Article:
- an additional $158.6 million spent on vehicle purchases; and
- increased tax revenues of $249.7 million.
Follow the Alliance for Excellent Education on Twitter: @All4Ed
Charles Leadbeater, a researcher from the London thank tank Demos, delivers an interesting global perspective on the need for radical innovation in education in this engaging TED talk. Rather than developed urban neighborhoods, Leadbeater concentrated on transformational new forms of education and schooling that have emerged in the slums in Brazil and Africa. He acknowledges that especially important in these settings for schools, families, and communities to work together.
TED, which stands for Technology, Entertainment, and Design, is a California-based nonprofit that brings together the world’s most fascinating thinkers and challenges them to give the “talk of their lives” in 18 minutes.
A new report out of the Boston-based Strategies for Children called Turning the Page: Refocusing Massachusetts for School Success says that efforts to increase literacy and produce strong readers need to be stepped up for children birth through age 9. According to data on their website, 31% of third graders in Boston are proficient on the MCAS reading test–that’s a full 26% lower than the state average of 57%. Taking a deeper look, the study also shows that two-thirds of low-income students and one-third of students who are not poor do not read at grade level.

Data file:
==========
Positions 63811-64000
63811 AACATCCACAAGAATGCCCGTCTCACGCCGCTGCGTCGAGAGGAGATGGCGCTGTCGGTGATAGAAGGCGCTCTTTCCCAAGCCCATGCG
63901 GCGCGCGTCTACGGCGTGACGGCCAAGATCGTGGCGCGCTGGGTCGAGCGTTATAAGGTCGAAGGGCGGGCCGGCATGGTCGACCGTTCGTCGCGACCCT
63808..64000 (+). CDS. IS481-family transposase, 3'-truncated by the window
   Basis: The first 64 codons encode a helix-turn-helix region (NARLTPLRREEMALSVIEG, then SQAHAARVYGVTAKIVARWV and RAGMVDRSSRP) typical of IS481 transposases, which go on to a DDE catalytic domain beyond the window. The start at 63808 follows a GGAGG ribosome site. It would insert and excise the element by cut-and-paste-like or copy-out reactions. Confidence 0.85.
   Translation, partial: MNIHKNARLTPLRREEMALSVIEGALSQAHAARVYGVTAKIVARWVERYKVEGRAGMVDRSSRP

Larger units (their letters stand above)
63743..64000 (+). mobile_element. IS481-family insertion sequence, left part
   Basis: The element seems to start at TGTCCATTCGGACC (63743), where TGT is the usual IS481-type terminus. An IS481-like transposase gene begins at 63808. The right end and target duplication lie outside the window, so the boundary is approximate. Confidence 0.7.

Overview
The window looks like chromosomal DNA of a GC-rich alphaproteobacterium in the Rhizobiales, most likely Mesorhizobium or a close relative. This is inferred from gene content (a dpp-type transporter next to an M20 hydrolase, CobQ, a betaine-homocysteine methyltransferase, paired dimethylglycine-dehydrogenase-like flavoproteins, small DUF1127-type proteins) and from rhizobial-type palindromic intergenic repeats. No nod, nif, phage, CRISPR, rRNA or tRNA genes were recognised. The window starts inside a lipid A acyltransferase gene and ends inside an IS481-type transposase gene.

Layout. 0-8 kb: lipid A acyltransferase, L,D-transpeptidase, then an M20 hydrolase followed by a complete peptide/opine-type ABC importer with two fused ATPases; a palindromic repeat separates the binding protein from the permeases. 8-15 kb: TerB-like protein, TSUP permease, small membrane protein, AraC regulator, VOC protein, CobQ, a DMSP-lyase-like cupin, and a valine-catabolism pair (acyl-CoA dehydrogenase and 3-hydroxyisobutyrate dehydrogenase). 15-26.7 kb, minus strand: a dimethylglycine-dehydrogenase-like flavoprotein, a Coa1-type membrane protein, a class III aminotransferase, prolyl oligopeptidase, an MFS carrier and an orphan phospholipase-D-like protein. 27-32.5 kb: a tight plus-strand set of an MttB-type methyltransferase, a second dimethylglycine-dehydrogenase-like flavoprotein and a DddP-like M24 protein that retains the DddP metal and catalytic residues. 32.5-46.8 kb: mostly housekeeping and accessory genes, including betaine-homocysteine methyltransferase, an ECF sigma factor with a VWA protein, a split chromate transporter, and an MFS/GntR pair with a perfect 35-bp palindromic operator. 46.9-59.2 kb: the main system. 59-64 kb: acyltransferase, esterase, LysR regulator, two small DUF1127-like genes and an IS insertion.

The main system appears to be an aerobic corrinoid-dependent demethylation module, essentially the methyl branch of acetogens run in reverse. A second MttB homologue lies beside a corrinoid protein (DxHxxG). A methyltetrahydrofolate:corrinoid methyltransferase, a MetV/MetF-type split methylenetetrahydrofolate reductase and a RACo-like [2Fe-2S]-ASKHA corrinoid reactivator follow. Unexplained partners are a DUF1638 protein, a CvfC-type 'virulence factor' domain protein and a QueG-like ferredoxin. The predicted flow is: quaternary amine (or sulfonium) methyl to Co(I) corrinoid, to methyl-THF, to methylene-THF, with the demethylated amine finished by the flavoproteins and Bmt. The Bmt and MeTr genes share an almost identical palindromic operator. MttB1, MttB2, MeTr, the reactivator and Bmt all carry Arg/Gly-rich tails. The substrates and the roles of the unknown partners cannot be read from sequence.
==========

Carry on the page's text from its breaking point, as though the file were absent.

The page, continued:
With third-grade reading level a critical predictor of later success, the report, written by Nonie Lesaux, PhD, of the Harvard Graduate School of Education, recommends five avenues for improvement:
- Reallocate funds and alter policy to ensure programs are delivered effectively and with sufficient intensity.
- Conduct early and ongoing assessment of children’s language and reading and of the quality of services and supports.
- Increase adults’ capacity to assess and support children’s language and reading development.
- Bring language-rich, rigorous, and engaging reading curricula into early education and care settings, as well as pre-kindergarten to third grade classrooms.
- Expand and strengthen work with families across learning settings and within communities.
To promote reading among Boston’s students, Read Boston, one of City Connects’ community partners, provides students with free books and creates classroom libraries in elementary schools that allow students to take books home to read with their families. What effective reading programs are in place in your community?
The National Center for Education Statistics has just released its 2010 Condition of Education report, an in-depth examination of 49 indicators on the state of education across the country. This year’s report includes a special section devoted to profiling high-poverty public schools and their students, staff, and outcomes.